Thanks to new, more effective drug therapies introduced for myeloma in recent years, the chance of remission has increased and extended remissions are more common. It's not uncommon for patients to live 10 years or more. Progress toward a cure is expected to continue as researchers study new therapies and patients take part in clinical trials.
Treatment results and outcomes vary among patients. Recent improvements in treatment and care may not be reflected in these rates. Newer treatment therapies, progress in stem cell transplantation, better supportive care and studies of new drugs in clinical trials are all contributing to improved outcomes and quality of life for people diagnosed with blood cancers.
Click here to access myeloma survival statistics.
Measuring Treatment Response
Your doctor must monitor your response to treatment for myeloma. By measuring your progress, your doctor can see whether any changes to your therapy are needed.
Your doctor uses the following tests to measure your treatment response:
- Blood and urine tests to check blood cell counts, kidney function and myeloma-cell growth
- A bone marrow biopsy to observe the pattern and amount of myeloma cells in the marrow
- X-rays or a computed tomography (CT) scan to look for holes, breaks or thinning in the bones
- A magnetic resonance imaging (MRI) scan or a positron emission tomography (PET) scan to look for changes in the marrow and pockets of myeloma cells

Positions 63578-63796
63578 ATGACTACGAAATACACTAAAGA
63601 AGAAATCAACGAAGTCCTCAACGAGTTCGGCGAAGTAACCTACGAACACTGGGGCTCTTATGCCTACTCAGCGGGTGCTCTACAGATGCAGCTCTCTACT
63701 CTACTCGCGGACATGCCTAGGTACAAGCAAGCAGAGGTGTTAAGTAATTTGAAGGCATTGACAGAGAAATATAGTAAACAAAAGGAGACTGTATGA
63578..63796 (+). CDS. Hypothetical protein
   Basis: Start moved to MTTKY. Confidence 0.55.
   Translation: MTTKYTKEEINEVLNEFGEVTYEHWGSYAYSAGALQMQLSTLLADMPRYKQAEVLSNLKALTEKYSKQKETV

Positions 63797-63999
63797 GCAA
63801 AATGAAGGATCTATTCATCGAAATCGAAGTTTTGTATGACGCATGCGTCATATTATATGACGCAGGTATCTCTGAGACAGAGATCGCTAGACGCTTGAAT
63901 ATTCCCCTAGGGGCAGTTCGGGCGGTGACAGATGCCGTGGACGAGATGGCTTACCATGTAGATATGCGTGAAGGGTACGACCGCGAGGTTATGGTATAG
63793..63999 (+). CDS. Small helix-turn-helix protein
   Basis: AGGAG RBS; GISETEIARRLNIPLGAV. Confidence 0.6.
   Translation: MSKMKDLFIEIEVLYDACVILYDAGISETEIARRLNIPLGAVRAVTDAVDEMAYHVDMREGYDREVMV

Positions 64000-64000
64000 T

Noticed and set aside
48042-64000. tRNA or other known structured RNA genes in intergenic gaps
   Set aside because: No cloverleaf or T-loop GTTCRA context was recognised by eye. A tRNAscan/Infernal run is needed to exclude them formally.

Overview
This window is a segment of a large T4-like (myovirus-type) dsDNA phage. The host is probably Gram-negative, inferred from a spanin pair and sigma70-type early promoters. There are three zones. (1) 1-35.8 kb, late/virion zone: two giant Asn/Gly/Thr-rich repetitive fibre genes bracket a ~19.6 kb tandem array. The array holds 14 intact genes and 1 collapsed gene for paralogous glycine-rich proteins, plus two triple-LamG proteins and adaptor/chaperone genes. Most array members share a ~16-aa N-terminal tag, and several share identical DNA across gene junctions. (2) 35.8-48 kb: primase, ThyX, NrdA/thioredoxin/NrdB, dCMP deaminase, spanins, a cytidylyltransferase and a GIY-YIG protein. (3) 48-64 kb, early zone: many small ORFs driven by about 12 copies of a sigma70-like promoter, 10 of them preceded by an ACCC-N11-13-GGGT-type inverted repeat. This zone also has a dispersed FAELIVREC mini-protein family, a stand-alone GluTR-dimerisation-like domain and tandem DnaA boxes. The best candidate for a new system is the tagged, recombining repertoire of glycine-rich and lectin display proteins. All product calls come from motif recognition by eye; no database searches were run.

Your doctor may use one of the following terms in the table below to describe your response based on your test results.
|Term Used to Describe Response||Characteristics|
Tests show no sign of the disease.
|Complete response (also called complete remission)||Standard tests show no sign of M protein, a normal percentage of plasma cells (5 percent in the marrow) or no sign of myeloma cells in the marrow.|
|Near complete response||Very sensitive test results are the same as a complete response plus extra sensitive tests show a normal ratio of free light chains and no myeloma cells in the marrow.|
|Very good partial response||A 90 percent or greater decrease in M protein|
|Partial response||Tests show a more than 50 percent decrease of M protein blood levels and a 90 percent decrease of 24-hour urine M protein.|
|Minimal response||Tests show a 25 percent to 50 percent decrease of M protein blood levels.|
|Stable disease||Tests show a less than 25 percent decrease or increase in M protein blood levels.|
|Progressive disease||Tests show at least a 25 percent increase in M protein blood levels, new bone damage or a new mass of myeloma. This usually means treatment needs to be started or changed.|